declarations David Hardy, the Section Chief the
FBI Record/Information Dissemination Section Hardy
Declarations that describe detail each piece
information withheld and explain why was exempted
from disclosure under the FOIA, well Vaughn
index that conveys similar information table format. January 20, 2012, the ACLU filed crossmotion for summary judgment. The ACLU argued that
the FBI failed demonstrate that had segregated and
disclosed all non-exempt material from the withheld
documents and that the FBI explanations for
withholding certain documents were insufficiently
detailed. Additionally, the ACLU sought court order
requiring the FBI submit camera declaration
explaining whether had relied U.S.C. 552(c) (the
FOIA Exclusion Provision withhold additional,
unidentified records, and the justification for this
The DOJ and FBI also moved dismiss the FBI the
theory that the FBI not agency under U.S.C. 552.
The District Court granted this motion, noting only that
 [w]here the DOJ already named defendant FOIA
case, dismissing the FBI has legal effect.
See Vaughn Rosen, 484 F.2d 820 (D.C. Cir. 1973).
exclusion occurred. The FBI submitted such
declaration February 2012.
The FBI released six additional pages February
22, 2012 and moved for summary judgment with respect these pages March 16, 2012. April 2012, the
ACLU again submitted cross-motion for summary
judgment, but that point argued that briefing ha[d]
progressed, ha[d] become clear that the camera
procedure had originally requested the Section
552(c) issue was inadequate and urged the District Court adopt procedure akin the Glomar procedure
established the D.C. Circuit Phillippi CIA, 946
F.2d 1009 (D.C. Cir. 1976). October 2012, the District Court granted
summary judgment for the FBI. The District Court held
that the withheld documents were exempted under
Exemptions 7A, 7C, 7D, and 7E, and that the FBI had
satisfied its burden demonstrating that none the
withheld information could segregated and disclosed.
The District Court also held, without confirming
denying the FBI reliance FOIA Exclusion
Provision, that exclusion was invoked, was and
remains amply justified. The District Court based this
conclusion the FBI camera declaration originally
requested the ACLU and declined address the
ACLU argument for adopting the Glomar-like
procedure. The ACLU timely appealed.
II. first address the District Court ruling the
FBI motion for summary judgment. The District Court
had jurisdiction over this action pursuant U.S.C. 
552(a)(4)(B), U.S.C. 1331, and U.S.C. 701-706
and exercise appellate jurisdiction pursuant
U.S.C. 1291. Due the unique configuration
summary judgment FOIA case, which the
opposing party (generally the requester) does not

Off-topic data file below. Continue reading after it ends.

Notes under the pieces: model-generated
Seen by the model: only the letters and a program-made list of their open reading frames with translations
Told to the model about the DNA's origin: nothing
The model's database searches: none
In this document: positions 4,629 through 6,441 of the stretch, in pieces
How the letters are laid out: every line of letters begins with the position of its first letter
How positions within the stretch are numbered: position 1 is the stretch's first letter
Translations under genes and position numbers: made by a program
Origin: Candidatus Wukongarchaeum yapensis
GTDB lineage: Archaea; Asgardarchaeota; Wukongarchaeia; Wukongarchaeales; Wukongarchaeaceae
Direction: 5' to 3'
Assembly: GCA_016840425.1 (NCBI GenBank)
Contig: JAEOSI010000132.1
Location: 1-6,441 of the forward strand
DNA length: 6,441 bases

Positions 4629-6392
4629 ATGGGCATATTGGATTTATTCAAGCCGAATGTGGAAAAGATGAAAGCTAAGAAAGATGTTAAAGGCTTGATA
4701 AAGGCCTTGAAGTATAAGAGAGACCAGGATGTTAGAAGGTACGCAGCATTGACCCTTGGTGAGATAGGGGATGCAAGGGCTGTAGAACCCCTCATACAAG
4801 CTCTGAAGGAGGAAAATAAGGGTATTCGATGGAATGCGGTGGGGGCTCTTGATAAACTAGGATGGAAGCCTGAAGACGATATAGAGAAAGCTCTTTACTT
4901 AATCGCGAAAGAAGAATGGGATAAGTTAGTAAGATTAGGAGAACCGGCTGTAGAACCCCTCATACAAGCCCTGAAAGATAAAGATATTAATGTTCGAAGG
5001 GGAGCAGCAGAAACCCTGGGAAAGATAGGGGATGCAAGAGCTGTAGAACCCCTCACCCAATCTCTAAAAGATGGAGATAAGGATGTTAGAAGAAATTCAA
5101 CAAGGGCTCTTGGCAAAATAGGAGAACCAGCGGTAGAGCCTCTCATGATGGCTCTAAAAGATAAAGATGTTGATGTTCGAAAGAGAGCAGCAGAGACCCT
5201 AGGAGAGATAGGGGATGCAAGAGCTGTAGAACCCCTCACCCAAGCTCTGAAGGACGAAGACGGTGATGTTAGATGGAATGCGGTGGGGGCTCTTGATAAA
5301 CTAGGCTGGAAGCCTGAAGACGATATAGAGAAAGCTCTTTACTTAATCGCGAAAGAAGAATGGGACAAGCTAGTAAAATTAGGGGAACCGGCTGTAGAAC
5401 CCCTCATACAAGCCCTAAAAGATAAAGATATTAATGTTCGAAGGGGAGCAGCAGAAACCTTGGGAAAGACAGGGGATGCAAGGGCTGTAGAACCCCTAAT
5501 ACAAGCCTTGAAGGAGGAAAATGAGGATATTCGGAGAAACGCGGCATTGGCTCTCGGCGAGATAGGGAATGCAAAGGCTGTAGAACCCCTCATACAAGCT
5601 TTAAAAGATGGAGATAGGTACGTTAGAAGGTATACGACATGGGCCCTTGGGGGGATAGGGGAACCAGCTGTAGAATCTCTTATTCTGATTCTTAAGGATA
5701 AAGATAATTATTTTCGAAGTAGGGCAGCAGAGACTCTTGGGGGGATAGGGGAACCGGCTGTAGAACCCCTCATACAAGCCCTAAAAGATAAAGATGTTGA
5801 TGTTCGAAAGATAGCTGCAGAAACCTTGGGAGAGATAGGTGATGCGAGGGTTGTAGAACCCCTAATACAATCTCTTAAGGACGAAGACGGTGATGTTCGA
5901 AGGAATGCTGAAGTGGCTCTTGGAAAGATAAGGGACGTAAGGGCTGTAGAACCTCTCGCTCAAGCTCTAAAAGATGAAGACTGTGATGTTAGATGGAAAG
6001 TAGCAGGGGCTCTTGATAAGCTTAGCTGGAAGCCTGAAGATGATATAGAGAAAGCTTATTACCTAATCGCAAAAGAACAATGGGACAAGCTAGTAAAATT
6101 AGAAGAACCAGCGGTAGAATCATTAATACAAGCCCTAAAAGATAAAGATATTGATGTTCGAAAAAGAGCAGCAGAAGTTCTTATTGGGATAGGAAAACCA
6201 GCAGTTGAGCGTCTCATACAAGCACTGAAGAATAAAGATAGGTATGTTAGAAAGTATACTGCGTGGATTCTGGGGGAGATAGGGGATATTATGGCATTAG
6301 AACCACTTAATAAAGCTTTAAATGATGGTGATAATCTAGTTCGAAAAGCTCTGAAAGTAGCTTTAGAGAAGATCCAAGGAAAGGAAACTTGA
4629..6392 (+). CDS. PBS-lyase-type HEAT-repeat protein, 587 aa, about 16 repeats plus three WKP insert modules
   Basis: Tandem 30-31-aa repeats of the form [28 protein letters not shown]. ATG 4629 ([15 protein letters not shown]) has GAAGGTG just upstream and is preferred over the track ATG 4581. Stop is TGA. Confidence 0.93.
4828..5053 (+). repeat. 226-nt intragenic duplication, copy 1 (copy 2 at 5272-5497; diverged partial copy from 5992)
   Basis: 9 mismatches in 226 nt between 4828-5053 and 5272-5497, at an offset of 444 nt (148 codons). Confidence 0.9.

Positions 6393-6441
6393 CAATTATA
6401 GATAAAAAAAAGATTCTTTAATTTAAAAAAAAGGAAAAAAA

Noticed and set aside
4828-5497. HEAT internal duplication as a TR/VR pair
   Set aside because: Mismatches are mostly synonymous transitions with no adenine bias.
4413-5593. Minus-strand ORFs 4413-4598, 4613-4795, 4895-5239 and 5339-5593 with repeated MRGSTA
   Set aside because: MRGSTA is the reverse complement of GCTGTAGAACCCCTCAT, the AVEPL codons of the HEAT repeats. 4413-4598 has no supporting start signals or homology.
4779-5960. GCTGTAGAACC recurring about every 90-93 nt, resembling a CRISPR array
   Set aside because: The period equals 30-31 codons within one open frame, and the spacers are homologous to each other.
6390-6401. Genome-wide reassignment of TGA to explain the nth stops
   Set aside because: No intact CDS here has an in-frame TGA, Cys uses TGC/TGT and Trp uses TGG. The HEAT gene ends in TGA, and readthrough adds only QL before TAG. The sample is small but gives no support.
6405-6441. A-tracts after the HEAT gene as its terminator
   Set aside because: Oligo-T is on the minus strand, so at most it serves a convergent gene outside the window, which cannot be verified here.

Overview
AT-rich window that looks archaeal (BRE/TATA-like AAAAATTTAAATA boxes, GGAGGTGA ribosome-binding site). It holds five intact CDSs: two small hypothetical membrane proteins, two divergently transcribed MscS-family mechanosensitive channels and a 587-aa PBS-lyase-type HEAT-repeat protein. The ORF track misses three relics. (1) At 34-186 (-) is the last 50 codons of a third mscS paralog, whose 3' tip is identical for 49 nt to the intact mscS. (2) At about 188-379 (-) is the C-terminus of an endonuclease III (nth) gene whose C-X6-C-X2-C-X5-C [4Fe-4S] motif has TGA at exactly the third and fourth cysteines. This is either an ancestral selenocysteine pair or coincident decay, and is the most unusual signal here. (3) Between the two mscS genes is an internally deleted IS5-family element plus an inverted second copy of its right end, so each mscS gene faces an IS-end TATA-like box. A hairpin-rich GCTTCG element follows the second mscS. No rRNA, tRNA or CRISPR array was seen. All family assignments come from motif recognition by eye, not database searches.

ordinarily have the factual information upon which the
moving party (generally the agency) has relied, this
Circuit has held that the familiar standard appellate
review promulgated Federal Rule Civil Procedure
56(c) does not apply. McDonnell United States,
F.3d 1227, 1241-42 (3d Cir. 1993). Instead, [w]e
employ two-tiered test under which first determine
 whether the district court had adequate factual basis
for its determination and, find such basis, must
then decide whether that determination was clearly
erroneous. Abdelfattah United States Dept.
Homeland Sec., 488 F.3d 178, 182 (3d Cir. 2007).
Because conclude that ample evidence supported the
District Court conclusion that the FBI satisfied its
burden under Exemption 7A, will affirm.
Accordingly, need not decide whether the FBI
reliance Exemption Exemption 7(E) was proper.4
The FOIA requires any agency, upon any
request, make records promptly available any
person. U.S.C. 552(a)(3)(A). The purpose this
requirement facilitate public access Government
documents, and therefore its dominant objective
 disclosure, not secrecy. Sheet Metal Workers Int
Ass Local Union No. United States Dep
Veterans Affairs, 135 F.3d 891, 897 (3d Cir. 1998)
(internal quotation marks and citations omitted).
Because [p]ublic access government information
not all encompassing, however, the FOIA
 exempt[s] nine categories documents from [its] broad
disclosure requirements. Id. (internal quotation marks
and citations omitted).
The dispositive exemption this case
Exemption 7A, which authorizes the withholding
 records information compiled for law enforcement
purposes the extent that the production such law
enforcement records information could reasonably expected interfere with enforcement proceedings. 
 552(b)(7)(A). The agency bears the burden